Still, considering the trouble many games have had even crossing platforms, the idea of additionally crossing genres is very ambitious. Obviously CCP hasn’t been completely successful yet because they intend to release the game while building the link to EVE progressively, as Sardu points out in his article. The guys at CCP are smart, so it’s very likely that the progressive nature of the integration is as much to avoid in-game economic damage, as it is to avoid game-breaking bugs and give themselves a bit of a burn-in.

DUST 514 Screenshot

Conquering maps in DUST 514 will have a significant impact on the economy and politics in the MMO EVE Online as well.


Once fully linked with EVE however, DUST 514 will apparently feature a rich player-driven economy tied to its sister MMO, another party trick from the vault of brilliant ideas at CCP. DUST 514 may not be specifically PvE, but the effect it’ll have on the economy of EVE Online, and the way that economy will affect DUST 514 creates a very real PvE element to the game. In many ways, it’s possible that the PvE of DUST may end up being even more deep and meaningful than the PvE of Firefall, which is one of the largest compliments I can think to give. Watching DUST 514 take shape and grow post-launch as EVE has should prove to be very interesting, and the meta-game between the two promises to be a defining point in the industry. If CCP can capture the potential of combining the two distinctly different games in a way that makes sense to the player and adds to both, they will have effectively moved out from under the glacial shadows of the one-hit-wonder, and cemented their reputation as a cross-platform/cross-genre developer.

PlanetSide 2

Lastly, but oh so not leastly, we have Planetside 2. SOE has had a rocky road lately with security issues and a couple MMOs that just didn’t quite live up to the promise of EQ or the original Planetside, but they’re back and Smed is ready to show the world just who invented Party Rocking.

PlanetSide2 Screenshot

Members of the Terran Republican Guard have accepted a mission to guard food supplies from the civilian rabble outside.


Planetside 2 brings far more strategy to the table than Firefall, though maybe not as much as DUST 514 has the potential to bring. Critical aspects of PS2 will be the new Mission System, and how it combines with their API and Mobile App support. Where DUST 514 reaches from the console into another game, Planetside 2 will be attempting to reach beyond the game totally by notifying an offline player that preferred missions will be available. This new system has the potential to revolutionize the way gamers interact with the game, and perhaps even redefine what the word “gaming” even means.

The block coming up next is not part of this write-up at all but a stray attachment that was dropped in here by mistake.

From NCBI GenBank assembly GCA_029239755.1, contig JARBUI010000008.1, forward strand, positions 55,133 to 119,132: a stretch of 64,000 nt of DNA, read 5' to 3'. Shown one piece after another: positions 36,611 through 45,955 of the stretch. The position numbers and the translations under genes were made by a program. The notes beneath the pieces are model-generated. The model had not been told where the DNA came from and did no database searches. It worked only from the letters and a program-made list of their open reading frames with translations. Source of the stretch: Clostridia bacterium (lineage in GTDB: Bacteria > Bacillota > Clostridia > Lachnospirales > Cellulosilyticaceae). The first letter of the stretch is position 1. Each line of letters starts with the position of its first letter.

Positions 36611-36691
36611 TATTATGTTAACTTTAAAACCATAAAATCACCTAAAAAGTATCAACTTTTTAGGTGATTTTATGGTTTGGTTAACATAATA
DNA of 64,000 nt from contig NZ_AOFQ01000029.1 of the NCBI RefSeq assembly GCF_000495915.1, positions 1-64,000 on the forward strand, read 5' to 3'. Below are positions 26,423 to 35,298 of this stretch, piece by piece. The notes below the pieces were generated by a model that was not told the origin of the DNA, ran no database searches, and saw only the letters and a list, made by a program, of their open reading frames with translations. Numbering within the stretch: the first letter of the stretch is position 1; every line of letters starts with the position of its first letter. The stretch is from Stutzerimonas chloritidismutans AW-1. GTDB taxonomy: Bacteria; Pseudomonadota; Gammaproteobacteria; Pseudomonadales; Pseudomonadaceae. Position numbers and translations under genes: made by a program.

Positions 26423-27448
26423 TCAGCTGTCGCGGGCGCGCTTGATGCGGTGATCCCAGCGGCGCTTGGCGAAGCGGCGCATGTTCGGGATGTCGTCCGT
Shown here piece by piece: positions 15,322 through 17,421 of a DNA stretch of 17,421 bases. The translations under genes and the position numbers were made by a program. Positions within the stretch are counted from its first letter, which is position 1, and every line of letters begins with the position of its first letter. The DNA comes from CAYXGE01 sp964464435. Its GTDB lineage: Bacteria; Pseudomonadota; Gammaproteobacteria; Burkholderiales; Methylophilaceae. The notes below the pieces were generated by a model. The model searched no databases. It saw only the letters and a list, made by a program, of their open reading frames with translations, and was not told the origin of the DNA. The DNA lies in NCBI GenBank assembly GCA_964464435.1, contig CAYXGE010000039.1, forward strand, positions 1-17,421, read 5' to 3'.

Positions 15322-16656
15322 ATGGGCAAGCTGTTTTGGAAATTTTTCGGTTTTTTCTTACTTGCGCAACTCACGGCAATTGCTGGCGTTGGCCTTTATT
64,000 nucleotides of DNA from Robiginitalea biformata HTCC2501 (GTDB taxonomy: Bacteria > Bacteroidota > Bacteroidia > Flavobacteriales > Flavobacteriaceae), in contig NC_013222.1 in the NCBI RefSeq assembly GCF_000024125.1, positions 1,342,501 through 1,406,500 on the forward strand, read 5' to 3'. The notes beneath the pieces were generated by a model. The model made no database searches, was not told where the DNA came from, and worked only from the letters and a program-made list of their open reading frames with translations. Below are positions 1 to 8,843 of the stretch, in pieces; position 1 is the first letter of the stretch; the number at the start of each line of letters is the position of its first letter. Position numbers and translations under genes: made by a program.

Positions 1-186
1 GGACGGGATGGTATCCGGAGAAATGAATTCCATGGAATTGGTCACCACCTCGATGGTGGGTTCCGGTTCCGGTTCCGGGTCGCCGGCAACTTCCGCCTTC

When compared next to the other two games, Planetside 2 won’t have near the story that either Firefall or DUST 514 has. The background in the Planetside universe is perfunctory at best, but the appeal of the game isn’t in the story SOE came up with, but rather the day-to-day story of outfits and players achieving feats of cunning as they battle across the huge landscape. PvE in PS2 is non-existent with no crafting or NPCs to kill, so the factional war drives the game. In a way, it’s really a testament to the quality of the gameplay that a game based entirely on PvP is so likely to thrive.

PlanetSide 2 Screenshot

Vanu players login and convoy to their objective after being notified by their mobile apps that their preferred mission type is available: repossession of sweets from small children.


The real story of the Planetside franchise isn’t the FPS itself, though. The real appeal is grand strategy on a global scale, played with the most realistic of units, humans. (PS2 should almost be considered an RTS for the amount of strategy that goes into playing the game well.) Every battle in Planetside 2 has a significant impact on Araxis. Outfit commanders and field commanders make decisions that have significant impact on the grand strategy of global superiority. Those choices, and the choices other players make, are what will make PS2 more than just another FPS game. For SOE to be competitive in such a dense field, they’ll have to walk the tightrope of staying true to the feel of the first Planetside, while still being innovative enough not to fall prey to the curse of the sequel. Every sign thus far points at success, but we’ll still have to wait and see.

Wrapping Up

This looks to be a pretty crazy years for the MMOFPS genre as several titles are poised to make bold moves toward raising the genre to new heights. Planetside 2 may be getting more hype and coverage, but both Firefall and DUST514 bring some pretty impressive ideas and mechanics to the table. Where PS2 will redefine what it means to be in-game and out of game, DUST514 will show how games can be combined from two completely different genres to make an even more powerful meta-game. Of course, there’s Firefall which will teach the world that behind a shotgun blast to the face, there’s a deep and game-enriching story being told, and that games really do deserve to be treated as art. Each in their own way, these games push the envelope of the genre’s definition and make big promises we really hope they keep. To borrow a bit from a certain book, to everything there is a season, and this ladies in gentlemen… is the Year of the Gun.